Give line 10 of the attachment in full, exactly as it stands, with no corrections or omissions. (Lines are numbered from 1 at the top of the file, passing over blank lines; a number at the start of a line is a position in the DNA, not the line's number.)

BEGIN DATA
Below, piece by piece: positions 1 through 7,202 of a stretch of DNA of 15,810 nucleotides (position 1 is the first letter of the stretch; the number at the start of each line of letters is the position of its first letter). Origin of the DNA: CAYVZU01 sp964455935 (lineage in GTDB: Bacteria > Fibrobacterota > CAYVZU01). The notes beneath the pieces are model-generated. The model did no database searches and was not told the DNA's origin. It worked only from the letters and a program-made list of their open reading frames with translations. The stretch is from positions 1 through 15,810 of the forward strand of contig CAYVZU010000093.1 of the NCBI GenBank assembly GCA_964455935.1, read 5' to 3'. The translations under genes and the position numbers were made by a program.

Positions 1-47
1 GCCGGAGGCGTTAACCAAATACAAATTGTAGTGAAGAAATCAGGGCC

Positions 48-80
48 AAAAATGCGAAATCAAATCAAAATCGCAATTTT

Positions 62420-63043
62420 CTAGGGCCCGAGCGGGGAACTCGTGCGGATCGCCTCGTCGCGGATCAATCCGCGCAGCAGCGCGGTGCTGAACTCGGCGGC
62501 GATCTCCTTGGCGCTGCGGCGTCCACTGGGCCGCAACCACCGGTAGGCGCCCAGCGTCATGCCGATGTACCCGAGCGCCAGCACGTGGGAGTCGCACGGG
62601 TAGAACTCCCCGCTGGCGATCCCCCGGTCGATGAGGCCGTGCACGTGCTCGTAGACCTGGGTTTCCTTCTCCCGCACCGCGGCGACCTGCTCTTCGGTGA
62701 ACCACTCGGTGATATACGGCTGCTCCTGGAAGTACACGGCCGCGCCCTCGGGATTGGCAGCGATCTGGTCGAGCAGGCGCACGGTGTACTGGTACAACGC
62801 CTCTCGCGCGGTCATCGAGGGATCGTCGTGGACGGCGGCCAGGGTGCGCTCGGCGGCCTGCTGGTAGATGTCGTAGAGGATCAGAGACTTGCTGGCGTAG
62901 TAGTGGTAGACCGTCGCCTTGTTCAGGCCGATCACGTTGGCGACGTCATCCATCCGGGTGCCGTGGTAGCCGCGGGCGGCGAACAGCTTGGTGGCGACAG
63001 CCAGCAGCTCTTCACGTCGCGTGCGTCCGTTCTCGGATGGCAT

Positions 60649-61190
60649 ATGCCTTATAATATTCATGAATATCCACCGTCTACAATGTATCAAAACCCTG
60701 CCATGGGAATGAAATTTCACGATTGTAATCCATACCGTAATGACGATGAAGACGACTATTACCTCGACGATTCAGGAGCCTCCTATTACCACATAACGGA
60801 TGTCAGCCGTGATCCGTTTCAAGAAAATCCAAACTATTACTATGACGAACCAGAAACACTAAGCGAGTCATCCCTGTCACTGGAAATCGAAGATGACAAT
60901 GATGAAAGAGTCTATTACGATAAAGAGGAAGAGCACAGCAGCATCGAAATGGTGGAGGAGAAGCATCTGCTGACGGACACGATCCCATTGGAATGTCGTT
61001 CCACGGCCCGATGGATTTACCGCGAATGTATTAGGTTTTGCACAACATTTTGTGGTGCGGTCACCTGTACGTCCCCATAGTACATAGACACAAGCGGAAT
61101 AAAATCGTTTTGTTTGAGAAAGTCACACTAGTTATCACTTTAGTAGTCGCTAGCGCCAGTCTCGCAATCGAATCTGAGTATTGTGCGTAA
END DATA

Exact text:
62701 ACCACTCGGTGATATACGGCTGCTCCTGGAAGTACACGGCCGCGCCCTCGGGATTGGCAGCGATCTGGTCGAGCAGGCGCACGGTGTACTGGTACAACGC